By Rikki King Herald Writer
EVERETT — A trunkful of freshly purchased Christmas gifts can make a tasty treat for a crook.
Everett police are asking people to be careful to protect themselves and their property over the next few weeks, even when they’re rushed and distracted.
“We don’t want anybody, any family, to be victimized this holiday season,” Everett crime prevention officer Eddie Golden said.
The most common crime uptick during the holidays is car break-ins, Golden said. Thieves watch parking lots so they know which cars to hit.
“The criminals are actually conducting surveillance,” he said.
When people put shopping bags in their trunk, they should move their car before heading back in the store, Golden said.
“It’s a deceptive ploy,” he said.
People should avoid leaving valuables in their cars, especially when they are visible to others, Golden said. When walking through parking lots or crowded areas, women need to keep their purses or pocketbooks held tight to their bodies, he said. Purse-snatchers especially target people who look older or distracted. Shoppers also should avoid wearing flashy jewelry or showing their cash.
“Not that they have to be on guard, but they should be aware of their surroundings,” Golden said.
When people get home, they need to avoid advertising their purchases, Golden said. Burglars canvass neighborhoods. They look for clues such as new TV boxes in the recycle bin.
Boxes should be shredded or broken up, and blinds and shades should be kept closed if presents are stacked up inside, Golden said.
“Do not store presents out in the open,” Mukilteo crime prevention officer Colt Davis said.
Avoid leaving packages unattended on doorsteps, too.
Lastly, people should be careful at cash machines, Golden said. Most folks are good about watching for bad guys, but they forget an important step — taking a good look at the ATM for anything suspicious. Crooks sometimes attach devices that help them steal personal identification numbers and gain access to accounts.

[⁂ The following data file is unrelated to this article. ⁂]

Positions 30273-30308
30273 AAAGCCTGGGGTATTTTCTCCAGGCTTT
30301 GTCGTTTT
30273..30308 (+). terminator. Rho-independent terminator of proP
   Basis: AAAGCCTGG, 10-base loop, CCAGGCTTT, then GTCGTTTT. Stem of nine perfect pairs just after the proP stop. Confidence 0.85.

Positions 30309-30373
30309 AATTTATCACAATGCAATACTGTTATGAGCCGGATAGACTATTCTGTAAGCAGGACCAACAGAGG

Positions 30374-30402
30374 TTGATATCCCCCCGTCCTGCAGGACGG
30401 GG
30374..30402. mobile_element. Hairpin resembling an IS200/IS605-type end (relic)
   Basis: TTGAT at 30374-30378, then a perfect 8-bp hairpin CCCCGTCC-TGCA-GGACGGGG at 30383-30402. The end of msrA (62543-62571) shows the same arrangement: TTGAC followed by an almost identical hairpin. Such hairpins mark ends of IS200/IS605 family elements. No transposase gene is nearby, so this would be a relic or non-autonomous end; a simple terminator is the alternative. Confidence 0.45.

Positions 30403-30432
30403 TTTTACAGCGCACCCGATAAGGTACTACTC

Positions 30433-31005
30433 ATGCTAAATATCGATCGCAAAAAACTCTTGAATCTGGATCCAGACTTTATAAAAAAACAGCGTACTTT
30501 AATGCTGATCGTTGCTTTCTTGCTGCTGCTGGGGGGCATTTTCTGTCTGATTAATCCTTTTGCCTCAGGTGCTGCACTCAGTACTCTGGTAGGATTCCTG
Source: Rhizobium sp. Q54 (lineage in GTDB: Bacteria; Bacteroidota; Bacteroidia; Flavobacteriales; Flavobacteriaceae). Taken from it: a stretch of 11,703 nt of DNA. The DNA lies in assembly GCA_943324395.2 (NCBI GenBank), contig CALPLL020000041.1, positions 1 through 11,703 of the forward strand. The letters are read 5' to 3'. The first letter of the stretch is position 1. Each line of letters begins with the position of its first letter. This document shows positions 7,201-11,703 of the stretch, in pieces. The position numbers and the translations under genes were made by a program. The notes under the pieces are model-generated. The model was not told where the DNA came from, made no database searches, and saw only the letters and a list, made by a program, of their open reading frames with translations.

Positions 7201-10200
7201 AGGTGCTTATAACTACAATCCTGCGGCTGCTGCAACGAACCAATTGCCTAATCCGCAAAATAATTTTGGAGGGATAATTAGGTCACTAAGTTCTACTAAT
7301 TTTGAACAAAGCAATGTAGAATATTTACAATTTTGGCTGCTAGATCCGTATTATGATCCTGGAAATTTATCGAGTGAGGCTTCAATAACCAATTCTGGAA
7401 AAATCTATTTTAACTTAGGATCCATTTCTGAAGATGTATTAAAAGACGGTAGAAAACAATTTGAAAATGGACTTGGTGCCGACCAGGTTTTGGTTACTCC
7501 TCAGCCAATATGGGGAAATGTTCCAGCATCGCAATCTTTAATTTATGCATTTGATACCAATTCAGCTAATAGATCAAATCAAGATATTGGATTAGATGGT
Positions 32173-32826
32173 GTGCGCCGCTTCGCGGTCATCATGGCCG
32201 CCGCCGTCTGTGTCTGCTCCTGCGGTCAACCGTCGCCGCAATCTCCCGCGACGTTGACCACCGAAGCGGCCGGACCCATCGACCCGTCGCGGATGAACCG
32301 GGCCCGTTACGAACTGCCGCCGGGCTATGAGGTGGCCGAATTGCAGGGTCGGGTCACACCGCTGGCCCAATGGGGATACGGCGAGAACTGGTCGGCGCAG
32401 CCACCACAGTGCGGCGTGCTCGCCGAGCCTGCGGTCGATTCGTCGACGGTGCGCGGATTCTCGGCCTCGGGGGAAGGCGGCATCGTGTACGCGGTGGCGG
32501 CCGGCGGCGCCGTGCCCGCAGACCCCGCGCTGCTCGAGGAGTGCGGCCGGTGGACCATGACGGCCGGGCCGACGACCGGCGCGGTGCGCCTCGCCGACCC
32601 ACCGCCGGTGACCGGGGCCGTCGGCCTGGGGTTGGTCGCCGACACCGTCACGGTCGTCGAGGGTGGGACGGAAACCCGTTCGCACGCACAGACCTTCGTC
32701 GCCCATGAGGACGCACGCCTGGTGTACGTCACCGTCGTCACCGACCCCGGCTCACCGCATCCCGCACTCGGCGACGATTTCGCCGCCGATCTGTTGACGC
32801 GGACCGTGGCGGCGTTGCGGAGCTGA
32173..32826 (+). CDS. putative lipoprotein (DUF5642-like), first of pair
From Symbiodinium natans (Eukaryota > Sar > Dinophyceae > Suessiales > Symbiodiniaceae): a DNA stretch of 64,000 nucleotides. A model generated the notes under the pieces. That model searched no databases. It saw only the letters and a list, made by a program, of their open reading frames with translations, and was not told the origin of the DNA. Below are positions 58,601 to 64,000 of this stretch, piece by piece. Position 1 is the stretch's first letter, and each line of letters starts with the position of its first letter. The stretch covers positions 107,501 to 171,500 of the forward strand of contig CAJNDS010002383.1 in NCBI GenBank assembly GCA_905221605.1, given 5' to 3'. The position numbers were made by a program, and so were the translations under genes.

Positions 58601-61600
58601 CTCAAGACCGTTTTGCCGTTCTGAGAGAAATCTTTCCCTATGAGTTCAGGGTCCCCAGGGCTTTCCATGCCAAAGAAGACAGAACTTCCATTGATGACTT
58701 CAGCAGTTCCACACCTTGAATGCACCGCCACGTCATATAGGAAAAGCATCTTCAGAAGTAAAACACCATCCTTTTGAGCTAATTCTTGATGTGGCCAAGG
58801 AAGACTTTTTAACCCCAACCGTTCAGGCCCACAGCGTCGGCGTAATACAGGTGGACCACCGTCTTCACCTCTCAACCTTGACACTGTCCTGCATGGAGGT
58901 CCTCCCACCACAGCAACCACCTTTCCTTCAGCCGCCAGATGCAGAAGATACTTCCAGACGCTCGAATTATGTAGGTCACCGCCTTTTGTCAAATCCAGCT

Rikki King: 425-339-3449, firstname.lastname@example.org.
•If possible, people should find a baby-sitter for shopping trips. Children get lost more easily in big crowds. If parents bring children along, don’t let them go into restrooms or fitting rooms alone. Pick a meet-up place in case anyone gets lost.
Park in well-lit areas. Remember where you parked. Roll up the car windows and lock all doors.
If you have a removable car stereo, remove it. Don’t leave packages or bags of any kind visible on the seats or floor of your car. Don’t leave anything anywhere in the car that can be used for identity theft, such as checkbooks, financial receipts and mail.
Between the store and your car, keep your keys in your hand and walk purposely. Make sure nobody is in the car, and lock the doors immediately once you get inside.
If you’re leaving the store alone at night, ask if they can provide a security escort.
Be discreet about money or other valuables you are carrying.
Stay alert in crowds. A thief can use the cover of the crowd to make a quick getaway.
Take only the credit cards you need for shopping, and leave the rest at home. Women should carry purses close to their bodies and separate cash from credit cards. Don’t keep your keys in your purse. If someone nabs it, they’ll have your home address — and a way to get inside.
Men should consider carrying wallets in a front pocket and putting a large rubber band around it. That can prevent pickpockets.